Does Spell Check Have a Place in State Writing Tests?

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I'm a writer, obviously, and I have always loved writing. My parents owned a typesetting company when I was growing up, and one of my odd jobs was to help out with proofreading. As I continued writing in high school, and eventually college, this skill really paid off. After all, one of the most important steps of writing is proofreading your piece at least once or twice before considering it done. Sometimes it's not even about catching the grammatical errors or misspellings; instead it's about reading over what you wrote to ensure it flows and sounds good. Needless to say, I was taken aback this week when I caught an article about Oregon's decision to allow students to use spell check on state writing tests. Spelling is an important part of the proofreading process, and many students may consider spell check as this final step instead of taking the time to read over their papers. It is possible this decision could lead to worse test scores because some kids could overestimate the power of spell check.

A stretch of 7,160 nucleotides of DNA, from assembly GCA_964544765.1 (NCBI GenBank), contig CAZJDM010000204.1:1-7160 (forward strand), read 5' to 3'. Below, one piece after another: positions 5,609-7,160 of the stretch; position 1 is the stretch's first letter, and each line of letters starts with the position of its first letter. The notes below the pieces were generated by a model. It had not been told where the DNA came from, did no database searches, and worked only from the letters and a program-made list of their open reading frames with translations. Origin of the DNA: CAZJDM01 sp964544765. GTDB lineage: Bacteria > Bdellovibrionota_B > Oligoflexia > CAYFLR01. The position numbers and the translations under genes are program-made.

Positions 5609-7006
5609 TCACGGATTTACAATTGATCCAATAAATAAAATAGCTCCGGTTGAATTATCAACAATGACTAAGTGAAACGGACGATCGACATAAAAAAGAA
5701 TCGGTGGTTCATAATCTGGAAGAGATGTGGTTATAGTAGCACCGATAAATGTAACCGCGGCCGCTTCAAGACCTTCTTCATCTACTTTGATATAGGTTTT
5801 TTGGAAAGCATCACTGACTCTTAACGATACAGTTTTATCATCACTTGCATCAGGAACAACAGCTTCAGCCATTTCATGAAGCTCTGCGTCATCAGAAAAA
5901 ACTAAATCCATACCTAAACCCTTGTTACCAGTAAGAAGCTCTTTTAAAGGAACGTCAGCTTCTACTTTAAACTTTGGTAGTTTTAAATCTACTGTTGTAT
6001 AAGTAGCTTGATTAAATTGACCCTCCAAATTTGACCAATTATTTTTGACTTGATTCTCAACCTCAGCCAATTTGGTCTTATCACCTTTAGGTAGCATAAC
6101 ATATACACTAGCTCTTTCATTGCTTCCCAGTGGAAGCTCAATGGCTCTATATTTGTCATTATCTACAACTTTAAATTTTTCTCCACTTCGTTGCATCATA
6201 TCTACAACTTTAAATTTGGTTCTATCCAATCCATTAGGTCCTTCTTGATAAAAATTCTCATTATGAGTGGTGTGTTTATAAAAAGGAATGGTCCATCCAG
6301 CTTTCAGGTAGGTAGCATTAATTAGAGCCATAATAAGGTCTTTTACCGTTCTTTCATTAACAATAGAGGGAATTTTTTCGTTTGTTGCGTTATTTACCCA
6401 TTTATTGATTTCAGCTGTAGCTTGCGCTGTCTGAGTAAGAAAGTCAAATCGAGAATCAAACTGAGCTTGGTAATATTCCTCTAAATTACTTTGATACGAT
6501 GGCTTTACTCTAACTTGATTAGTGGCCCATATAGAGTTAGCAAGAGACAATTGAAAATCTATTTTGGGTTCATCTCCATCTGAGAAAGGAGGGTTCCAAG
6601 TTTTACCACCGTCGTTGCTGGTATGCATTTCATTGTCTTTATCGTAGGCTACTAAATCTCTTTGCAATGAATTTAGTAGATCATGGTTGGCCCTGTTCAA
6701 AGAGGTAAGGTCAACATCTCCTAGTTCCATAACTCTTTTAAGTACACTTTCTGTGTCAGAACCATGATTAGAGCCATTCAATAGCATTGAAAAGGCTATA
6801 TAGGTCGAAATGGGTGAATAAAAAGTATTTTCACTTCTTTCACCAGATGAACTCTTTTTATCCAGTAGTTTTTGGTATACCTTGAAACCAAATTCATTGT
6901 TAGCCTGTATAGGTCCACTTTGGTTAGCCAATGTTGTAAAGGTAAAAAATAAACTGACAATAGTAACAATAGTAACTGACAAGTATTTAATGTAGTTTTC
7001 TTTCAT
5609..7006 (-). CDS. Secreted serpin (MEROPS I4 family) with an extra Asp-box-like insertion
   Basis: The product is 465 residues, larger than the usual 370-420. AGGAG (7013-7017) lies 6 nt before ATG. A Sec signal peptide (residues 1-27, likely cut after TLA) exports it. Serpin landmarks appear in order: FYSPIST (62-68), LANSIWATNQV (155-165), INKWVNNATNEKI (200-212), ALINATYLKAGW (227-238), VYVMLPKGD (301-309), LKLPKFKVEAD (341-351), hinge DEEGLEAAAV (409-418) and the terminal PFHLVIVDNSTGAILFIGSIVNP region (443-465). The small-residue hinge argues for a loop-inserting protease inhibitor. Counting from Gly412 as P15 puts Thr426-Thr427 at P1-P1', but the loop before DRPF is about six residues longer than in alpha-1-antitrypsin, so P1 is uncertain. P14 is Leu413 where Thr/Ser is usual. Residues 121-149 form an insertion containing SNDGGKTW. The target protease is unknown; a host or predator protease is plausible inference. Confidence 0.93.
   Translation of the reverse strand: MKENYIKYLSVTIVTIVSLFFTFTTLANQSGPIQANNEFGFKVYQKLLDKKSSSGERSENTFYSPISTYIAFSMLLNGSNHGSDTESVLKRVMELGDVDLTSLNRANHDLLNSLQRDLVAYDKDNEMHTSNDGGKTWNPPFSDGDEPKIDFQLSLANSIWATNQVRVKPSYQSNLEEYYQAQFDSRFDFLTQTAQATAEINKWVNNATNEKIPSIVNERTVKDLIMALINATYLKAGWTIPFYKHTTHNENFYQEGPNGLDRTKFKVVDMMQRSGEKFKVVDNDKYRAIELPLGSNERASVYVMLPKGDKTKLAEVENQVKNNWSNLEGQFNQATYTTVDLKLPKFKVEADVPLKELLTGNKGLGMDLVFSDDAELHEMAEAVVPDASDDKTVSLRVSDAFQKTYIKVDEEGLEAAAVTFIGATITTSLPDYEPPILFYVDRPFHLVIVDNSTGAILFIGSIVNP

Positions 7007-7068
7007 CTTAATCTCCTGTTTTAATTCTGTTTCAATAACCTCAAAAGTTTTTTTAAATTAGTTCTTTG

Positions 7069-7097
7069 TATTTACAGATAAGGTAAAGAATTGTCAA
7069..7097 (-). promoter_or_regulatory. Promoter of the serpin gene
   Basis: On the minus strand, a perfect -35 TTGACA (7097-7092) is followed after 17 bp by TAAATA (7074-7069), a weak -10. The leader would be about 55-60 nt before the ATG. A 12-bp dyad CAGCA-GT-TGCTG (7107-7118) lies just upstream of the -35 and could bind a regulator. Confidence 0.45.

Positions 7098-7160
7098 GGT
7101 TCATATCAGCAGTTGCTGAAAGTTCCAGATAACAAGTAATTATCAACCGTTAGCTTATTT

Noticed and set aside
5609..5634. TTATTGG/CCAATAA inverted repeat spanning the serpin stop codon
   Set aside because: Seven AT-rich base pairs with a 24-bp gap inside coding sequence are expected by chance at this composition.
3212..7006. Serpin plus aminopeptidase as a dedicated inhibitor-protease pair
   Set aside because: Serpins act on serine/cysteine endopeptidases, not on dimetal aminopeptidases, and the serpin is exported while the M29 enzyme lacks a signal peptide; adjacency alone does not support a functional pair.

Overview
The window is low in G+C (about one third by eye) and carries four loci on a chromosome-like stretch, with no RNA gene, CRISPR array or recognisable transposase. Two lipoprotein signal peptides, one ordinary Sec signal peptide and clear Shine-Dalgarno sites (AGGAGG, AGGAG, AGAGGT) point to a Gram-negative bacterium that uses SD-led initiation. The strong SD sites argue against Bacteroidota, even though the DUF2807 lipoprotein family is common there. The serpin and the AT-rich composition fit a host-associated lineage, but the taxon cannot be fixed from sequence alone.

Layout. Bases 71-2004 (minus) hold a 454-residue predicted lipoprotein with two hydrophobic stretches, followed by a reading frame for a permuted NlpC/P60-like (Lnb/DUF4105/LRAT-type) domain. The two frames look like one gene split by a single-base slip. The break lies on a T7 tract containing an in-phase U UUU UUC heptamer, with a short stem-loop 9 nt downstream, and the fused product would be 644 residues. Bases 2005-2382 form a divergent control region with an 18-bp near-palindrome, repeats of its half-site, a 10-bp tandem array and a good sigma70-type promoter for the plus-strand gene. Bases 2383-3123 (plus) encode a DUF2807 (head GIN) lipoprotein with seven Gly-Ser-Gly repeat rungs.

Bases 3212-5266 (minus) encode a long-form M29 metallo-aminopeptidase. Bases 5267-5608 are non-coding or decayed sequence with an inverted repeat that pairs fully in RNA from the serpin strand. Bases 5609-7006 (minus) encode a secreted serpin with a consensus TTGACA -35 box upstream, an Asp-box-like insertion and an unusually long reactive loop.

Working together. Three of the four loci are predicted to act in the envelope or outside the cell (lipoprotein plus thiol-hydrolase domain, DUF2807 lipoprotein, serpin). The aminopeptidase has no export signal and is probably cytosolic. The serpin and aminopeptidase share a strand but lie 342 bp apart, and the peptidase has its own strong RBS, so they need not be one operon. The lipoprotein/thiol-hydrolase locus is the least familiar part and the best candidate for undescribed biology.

I guess what really bothers me about Oregon's decision is that it places less importance on spelling in a time when spelling needs to be focused upon. Part of me feels the decision makers have never received an email from a teenager. Spelling often gets thrown out the window when writing personal messages, and you are lucky if everything is capitalized properly. With the rise of the Internet and social media as platforms for communication, neither kids nor adults can afford to ignore these rules. Spelling is a core skill needed for writing. If you can't spell, you can't communicate. Have you ever received a serious letter, or maybe a résumé, with misspellings in it? I know I have, and my first thought was to discount the writer and not take them nearly as seriously as I would if they had taken the time to check the document first. I have seen people not get jobs because of misspellings. And yet, Oregon, in an attempt to "better assess students' writing skills and focus less on typos" has made a decision that I think will have negative results. The article even points out that the spell check doesn't catch everything, but I would be willing to bet many kids hit that button and accept whatever the spell check spits out. And this is another reason where I have to question this decision. After all, spell check is unreliable. I use it, but I also have the benefit of an editor to read over my work and tell me when I have missed something. I guess I just can't see how we can test a student's ability to write and remove spelling from the equation. What do you think?

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This page contains a single entry by April Stockwell published on December 21, 2010 1:05 PM.

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